If your disability benefits claim was denied and you’re getting ready for an SSDI hearing, it’s helpful to understand who will be in the room. Your hearing will consist of more than just the judge, yourself, and potentially a lawyer. There will be other professionals involved, including a vocational expert (VE) who talks about jobs you may be able to do.
Let’s walk through what to expect from a vocational expert at a Social Security disability hearing.
A vocational expert provides information to the judge at a disability hearing about the skills and mental or physical demands needed to perform various jobs. They also consider the characteristics of different work settings, which jobs exist in the national or your local economy, plus transferable skills you may have gained from past jobs.
Vocational experts may be licensed professional counselors or work in similar positions that make them authorities in the labor market.
The Social Security Administration (SSA) uses the testimony of a vocational expert to better understand which jobs someone applying for disability benefits may be able to do.
Social Security does pay the VE a fee for their testimony, but the vocational expert is considered a “neutral witness” because they do not work for Social Security. They’re impartial and don’t have a vested interest in the outcome of your claim.
It’s also important to know that a vocational expert does not know you personally. They will not test you or evaluate you. In fact, they aren’t allowed to comment on medical matters or answer questions about your specific abilities or limitations.
A vocational expert’s job is to answer questions from the judge about how a certain set of limitations could translate into the workplace. At your disability hearing, the vocational expert will do two key things:
First, the VE will look at your work history. They consider jobs you’ve done in the last 15 years and that you held for long enough to become skilled at.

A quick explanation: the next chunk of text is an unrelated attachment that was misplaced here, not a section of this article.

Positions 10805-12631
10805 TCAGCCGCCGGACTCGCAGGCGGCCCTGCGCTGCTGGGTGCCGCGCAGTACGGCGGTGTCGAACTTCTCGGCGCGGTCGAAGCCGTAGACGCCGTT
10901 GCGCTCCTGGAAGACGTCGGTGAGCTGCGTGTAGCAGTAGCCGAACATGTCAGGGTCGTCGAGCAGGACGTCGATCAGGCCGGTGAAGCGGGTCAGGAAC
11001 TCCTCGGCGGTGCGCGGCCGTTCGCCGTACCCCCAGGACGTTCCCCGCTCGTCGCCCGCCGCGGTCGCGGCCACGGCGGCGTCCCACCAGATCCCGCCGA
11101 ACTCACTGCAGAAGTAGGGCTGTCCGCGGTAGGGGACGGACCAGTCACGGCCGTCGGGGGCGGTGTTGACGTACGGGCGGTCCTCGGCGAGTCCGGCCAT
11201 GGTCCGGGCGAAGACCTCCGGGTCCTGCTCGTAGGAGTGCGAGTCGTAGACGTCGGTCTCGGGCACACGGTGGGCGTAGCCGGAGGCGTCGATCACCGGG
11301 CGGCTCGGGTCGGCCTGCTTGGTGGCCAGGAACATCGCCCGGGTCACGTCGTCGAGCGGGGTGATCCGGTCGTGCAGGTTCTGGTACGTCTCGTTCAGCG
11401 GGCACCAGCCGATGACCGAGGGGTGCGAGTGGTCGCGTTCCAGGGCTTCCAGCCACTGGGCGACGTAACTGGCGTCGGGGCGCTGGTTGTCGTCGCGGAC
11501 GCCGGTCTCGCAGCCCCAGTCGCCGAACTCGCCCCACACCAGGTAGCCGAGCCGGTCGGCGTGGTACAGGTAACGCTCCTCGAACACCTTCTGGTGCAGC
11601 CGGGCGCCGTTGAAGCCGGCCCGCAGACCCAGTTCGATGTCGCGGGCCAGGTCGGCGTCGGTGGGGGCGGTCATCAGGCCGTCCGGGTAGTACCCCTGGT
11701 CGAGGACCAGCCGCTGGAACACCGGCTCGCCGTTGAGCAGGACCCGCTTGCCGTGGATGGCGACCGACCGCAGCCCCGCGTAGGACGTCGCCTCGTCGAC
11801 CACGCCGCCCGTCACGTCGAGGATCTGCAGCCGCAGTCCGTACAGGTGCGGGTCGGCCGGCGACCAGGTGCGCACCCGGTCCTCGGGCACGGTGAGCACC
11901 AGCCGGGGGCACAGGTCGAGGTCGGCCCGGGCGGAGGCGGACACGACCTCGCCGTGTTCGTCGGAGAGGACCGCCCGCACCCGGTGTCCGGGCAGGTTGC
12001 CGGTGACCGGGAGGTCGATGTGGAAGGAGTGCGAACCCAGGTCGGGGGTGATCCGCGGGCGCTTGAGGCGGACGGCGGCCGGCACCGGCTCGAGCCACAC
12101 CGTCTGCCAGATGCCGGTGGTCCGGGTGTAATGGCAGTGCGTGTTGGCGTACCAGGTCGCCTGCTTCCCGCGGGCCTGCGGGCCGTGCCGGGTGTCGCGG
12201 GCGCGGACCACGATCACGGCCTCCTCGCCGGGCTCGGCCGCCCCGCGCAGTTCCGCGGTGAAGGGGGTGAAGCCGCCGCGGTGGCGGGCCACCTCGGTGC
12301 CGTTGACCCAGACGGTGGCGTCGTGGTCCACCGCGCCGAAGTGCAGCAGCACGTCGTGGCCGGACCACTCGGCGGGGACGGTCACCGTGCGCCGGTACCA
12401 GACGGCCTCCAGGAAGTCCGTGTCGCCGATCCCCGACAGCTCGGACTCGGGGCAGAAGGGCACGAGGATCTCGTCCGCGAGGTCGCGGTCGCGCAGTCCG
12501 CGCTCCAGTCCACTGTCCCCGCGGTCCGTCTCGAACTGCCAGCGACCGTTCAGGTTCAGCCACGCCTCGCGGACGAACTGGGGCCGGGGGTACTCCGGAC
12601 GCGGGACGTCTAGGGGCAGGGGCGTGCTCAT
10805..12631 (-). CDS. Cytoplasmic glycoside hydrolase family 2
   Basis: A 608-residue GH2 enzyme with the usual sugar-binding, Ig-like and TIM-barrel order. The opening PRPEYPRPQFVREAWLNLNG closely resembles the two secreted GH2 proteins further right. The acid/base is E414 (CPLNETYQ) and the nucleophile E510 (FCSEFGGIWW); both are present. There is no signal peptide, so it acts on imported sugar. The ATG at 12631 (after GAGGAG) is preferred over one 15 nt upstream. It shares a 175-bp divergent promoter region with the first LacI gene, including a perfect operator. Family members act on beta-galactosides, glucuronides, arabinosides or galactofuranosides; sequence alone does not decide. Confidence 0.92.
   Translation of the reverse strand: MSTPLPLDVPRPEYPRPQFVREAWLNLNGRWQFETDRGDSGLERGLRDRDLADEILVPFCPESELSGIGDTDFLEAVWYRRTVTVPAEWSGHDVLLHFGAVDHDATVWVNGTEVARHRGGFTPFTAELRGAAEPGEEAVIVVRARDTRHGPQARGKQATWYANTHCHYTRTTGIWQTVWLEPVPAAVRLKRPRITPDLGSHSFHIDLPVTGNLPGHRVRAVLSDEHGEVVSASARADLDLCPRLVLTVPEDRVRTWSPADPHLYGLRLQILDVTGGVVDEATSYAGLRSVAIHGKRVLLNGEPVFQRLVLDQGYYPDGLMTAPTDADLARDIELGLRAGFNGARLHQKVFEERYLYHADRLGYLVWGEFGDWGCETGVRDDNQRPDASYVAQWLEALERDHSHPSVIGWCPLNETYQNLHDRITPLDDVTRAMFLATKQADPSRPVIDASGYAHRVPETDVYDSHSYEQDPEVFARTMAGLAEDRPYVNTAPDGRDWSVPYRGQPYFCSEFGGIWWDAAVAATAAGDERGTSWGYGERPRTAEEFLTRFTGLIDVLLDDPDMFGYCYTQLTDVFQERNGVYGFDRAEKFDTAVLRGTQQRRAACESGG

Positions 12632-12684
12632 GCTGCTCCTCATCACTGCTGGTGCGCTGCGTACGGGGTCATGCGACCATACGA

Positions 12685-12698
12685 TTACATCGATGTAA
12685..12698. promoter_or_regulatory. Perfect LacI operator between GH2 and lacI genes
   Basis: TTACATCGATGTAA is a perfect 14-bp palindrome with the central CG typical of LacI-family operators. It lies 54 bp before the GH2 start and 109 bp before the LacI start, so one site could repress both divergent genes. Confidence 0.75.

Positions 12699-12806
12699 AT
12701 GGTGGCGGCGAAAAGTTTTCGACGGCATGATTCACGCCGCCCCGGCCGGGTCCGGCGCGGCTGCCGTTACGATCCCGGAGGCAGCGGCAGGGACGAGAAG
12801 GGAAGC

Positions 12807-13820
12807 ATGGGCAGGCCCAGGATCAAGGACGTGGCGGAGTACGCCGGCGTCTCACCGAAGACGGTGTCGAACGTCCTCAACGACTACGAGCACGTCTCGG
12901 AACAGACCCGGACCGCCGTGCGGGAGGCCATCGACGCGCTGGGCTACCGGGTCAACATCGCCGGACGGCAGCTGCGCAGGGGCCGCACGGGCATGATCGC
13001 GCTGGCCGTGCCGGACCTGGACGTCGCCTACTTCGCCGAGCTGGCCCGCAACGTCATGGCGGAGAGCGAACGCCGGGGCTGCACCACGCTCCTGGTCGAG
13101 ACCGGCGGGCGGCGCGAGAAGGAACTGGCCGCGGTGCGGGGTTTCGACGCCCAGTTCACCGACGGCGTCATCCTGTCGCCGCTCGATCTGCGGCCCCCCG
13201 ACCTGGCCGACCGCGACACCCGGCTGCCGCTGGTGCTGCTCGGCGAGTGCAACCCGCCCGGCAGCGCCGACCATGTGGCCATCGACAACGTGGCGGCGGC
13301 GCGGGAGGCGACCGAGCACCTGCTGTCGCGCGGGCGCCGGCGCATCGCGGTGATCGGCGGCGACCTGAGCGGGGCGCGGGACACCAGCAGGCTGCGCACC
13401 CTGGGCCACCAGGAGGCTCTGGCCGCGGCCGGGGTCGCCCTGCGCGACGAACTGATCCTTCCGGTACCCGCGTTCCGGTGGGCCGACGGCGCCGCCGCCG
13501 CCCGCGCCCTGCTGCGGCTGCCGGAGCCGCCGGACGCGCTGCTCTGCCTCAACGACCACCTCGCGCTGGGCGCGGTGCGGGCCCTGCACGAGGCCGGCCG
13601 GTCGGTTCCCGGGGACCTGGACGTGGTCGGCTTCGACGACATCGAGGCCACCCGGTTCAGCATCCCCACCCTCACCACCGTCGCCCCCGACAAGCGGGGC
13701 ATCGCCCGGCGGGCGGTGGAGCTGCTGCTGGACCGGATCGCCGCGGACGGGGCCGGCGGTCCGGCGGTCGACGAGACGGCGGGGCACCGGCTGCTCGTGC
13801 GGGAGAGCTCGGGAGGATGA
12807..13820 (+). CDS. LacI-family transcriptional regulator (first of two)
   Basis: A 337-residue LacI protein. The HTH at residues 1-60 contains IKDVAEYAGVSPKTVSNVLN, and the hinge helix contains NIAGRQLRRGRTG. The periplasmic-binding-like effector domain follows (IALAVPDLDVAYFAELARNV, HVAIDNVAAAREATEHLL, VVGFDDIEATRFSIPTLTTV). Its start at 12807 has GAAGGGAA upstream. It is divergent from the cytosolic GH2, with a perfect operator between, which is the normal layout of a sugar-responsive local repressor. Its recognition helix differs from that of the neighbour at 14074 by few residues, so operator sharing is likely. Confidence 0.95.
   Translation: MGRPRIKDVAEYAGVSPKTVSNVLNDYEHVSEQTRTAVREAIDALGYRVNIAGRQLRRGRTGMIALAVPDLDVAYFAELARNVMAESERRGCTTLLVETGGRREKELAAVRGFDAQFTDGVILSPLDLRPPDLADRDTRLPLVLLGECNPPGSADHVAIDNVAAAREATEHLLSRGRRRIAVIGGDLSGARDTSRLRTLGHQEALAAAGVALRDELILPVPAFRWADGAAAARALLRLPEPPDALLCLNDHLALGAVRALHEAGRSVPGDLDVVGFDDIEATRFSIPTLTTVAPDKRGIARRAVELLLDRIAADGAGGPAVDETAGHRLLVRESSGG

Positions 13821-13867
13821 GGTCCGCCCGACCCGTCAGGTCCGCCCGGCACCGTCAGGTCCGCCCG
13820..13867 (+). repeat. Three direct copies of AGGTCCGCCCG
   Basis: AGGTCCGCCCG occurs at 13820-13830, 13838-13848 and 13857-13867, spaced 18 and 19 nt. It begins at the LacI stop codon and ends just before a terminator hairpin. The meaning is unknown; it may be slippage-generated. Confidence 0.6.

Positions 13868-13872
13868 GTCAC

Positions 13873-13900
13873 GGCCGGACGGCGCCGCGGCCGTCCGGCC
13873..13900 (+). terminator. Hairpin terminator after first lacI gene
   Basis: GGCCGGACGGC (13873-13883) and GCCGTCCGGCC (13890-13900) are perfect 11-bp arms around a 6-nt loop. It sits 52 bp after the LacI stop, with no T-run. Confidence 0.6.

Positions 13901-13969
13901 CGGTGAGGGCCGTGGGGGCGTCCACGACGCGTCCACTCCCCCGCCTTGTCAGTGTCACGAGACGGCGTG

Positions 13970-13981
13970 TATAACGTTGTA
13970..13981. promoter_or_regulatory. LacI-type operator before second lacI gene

Vocational experts classify your work by identifying the job from the Dictionary of Occupational Titles (DOT) that most closely matches yours. The DOT is a document created by the U.S. Department of Labor that defines over 13,000 different types of work.
Next, the VE will answer hypothetical questions asked by the judge. These questions help the judge evaluate what kind of work you could hypothetically do.
Since qualifying for SSDI or SSI requires that you’re unable to work, the judge will ask the vocational expert if they believe someone with your health conditions or limitations could do the type of work that you’ve said you can’t do. If they believe someone could, it may result in the judge denying your claim. (A good disability lawyer will know how to refute the VE’s testimony. Learn more about how a disability lawyer can help your appeal.)
If the vocational expert says you can’t work at these hypothetical jobs, the judge will ask a broader questions like, “Are there any other jobs that exist in the national economy that a person with those limitations could perform?” At this point a vocational expert may come up with more obscure jobs, saying you could hypothetically work in one of these positions.
Remember, the VE is not talking about you personally. Their job is only to answer questions about a hypothetical person with similar limitations to yours, so the judge can make a decision on your case.